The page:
Posts Categorized ‘Financial Crisis’

“It is difficult to make predictions, especially about the future…”
By George Gay

Occasionally, an internal e-mail “conversation” is worth summarizing and sharing widely—as a way to illustrate the deep thinking that goes on behind the scenes at First Affirmative and the value proposition that is central to our purpose as an asset manager and consultant to socially conscious investors. Recently, a network advisor brought Harry Dent’s new Read more »

Posted: June 18, 2014

Only the Shadow Knows…
By Mel Miller

In 2012, I first shared my concerns about the rise in shadow banking. In fact, I listed shadow banking as one of the “gray swans” during my annual presentation at The SRI Conference that year. The broad definition of “shadow banking” includes any bank-like activity undertaken by a firm not regulated as a bank. That would not Read more »

Posted: June 9, 2014

Why I Dislike Quantitative Easing?
By Mel Miller

In a previous blog I explained the Federal Reserve’s traditional tool of reducing the Fed Funds rate to stimulate a weak economy.  The stimulation impact is the result of the relationship between the Fed Funds rate and the Prime borrowing rate charged by banks for business and consumer loans.  The Prime rate offered to a bank’s most credit worthy borrowers Read more »

Posted: April 21, 2014

Monetary Policy During the “Great Recession”
By Mel Miller

The U.S. economy is slowly recovering from the most severe economic decline since the Great Depression. The Great Recession, which started in 2007 and “ended” in 2009, was anything but typical as it relates to recessions of the past. Before we discuss one of the primary causes, let’s review the role of the Federal Reserve to reverse a recession. Read more »

Posted: April 7, 2014

Consumer Debt: Must Look Behind the Numbers
By Mel Miller

For a couple of years prior to the Great Recession, I shared my debt concerns during my annual Economic and Market Update presentation at the annual SRI Conference. My concern stemmed from the rising use of consumer debt to fuel a national lifestyle of “living beyond one’s means.” Much of the economic debate of the Read more »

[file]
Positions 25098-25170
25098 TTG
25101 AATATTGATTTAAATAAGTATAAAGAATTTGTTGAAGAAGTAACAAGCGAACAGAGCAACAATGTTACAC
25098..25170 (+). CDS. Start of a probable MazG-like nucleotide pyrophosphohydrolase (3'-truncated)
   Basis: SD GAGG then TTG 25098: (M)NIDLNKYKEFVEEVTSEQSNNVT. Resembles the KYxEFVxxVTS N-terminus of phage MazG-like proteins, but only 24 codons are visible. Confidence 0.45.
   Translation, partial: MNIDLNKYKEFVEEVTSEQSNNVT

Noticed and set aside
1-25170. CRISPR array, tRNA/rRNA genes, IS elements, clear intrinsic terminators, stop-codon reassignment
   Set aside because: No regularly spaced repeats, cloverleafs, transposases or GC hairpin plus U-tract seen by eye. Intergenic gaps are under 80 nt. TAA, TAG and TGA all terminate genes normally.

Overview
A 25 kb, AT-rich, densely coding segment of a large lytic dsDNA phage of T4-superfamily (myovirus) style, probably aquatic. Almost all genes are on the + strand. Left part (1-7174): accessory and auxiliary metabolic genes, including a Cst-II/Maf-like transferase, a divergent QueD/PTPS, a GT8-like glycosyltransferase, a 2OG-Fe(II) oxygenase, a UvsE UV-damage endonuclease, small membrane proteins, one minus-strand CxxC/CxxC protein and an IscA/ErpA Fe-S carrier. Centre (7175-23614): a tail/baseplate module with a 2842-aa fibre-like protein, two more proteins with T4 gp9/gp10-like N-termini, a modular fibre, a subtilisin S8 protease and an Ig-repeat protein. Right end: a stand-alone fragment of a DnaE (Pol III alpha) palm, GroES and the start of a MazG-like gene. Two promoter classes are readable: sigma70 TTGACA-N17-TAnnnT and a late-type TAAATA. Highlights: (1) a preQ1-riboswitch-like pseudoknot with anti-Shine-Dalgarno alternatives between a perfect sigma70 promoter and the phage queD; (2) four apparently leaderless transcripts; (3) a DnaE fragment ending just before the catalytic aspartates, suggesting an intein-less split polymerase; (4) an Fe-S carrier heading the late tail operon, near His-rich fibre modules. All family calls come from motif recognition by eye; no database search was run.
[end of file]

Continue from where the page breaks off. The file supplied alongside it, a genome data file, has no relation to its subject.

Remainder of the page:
Posted: March 3, 2014

$60 Trillion Melting Away
By Michael Schweibinz

You don’t hear too much about the East Siberian Sea, but as the Arctic’s permanently frozen ground (permafrost) melts, this marginal sea may become a widespread media topic. Over a trillion tons of methane (in the form of methane hydrates) is stored in the Arctic Ocean's icy marine sediments. As the ocean warms, and the Read more »

Posted: August 28, 2013

The Cost of Catastrophe
By Robyn Taylor Knapp

Natural disasters like hurricanes and floods have caused more than $2.4 trillion in economic and insurance losses in the past decade. Which disasters tend to be the most costly, and how successfully have residents and business protected themselves against serious damage?

Posted: August 7, 2013

Natural Disaster-Related Economic Losses ‘Out of Control’
By Tyler Collins

The United Nations says direct losses from floods, earthquakes, and drought have probably been underestimated by at least 50% in recent years.

Posted: June 12, 2013

What Caused the Cyprus Banking Crisis?
By Mel Miller

While there were many contribution factors to the crisis in Cyprus, I want to focus on the most obvious cause—the basic accounting formula. Assets=Liabilities + Capital. Couple the formula with lack of regulation and the groundwork is laid for a banking crisis.

Posted: April 9, 2013

The Fed Surpasses China as Owner of U.S. Sovereign Debt
By Mel Miller

By Mel Miller, Chief Economist, First Affirmative Financial Network Now that the inauguration is over, the political focus shifts to the budget deficit talks. Will taxes need to be increased? What are the acceptable spending cuts? Can the debt ceiling debate be bifurcated from the deficit talks? Will the rating agencies downgrade U.S. sovereign debt, Read more »

Posted: February 4, 2013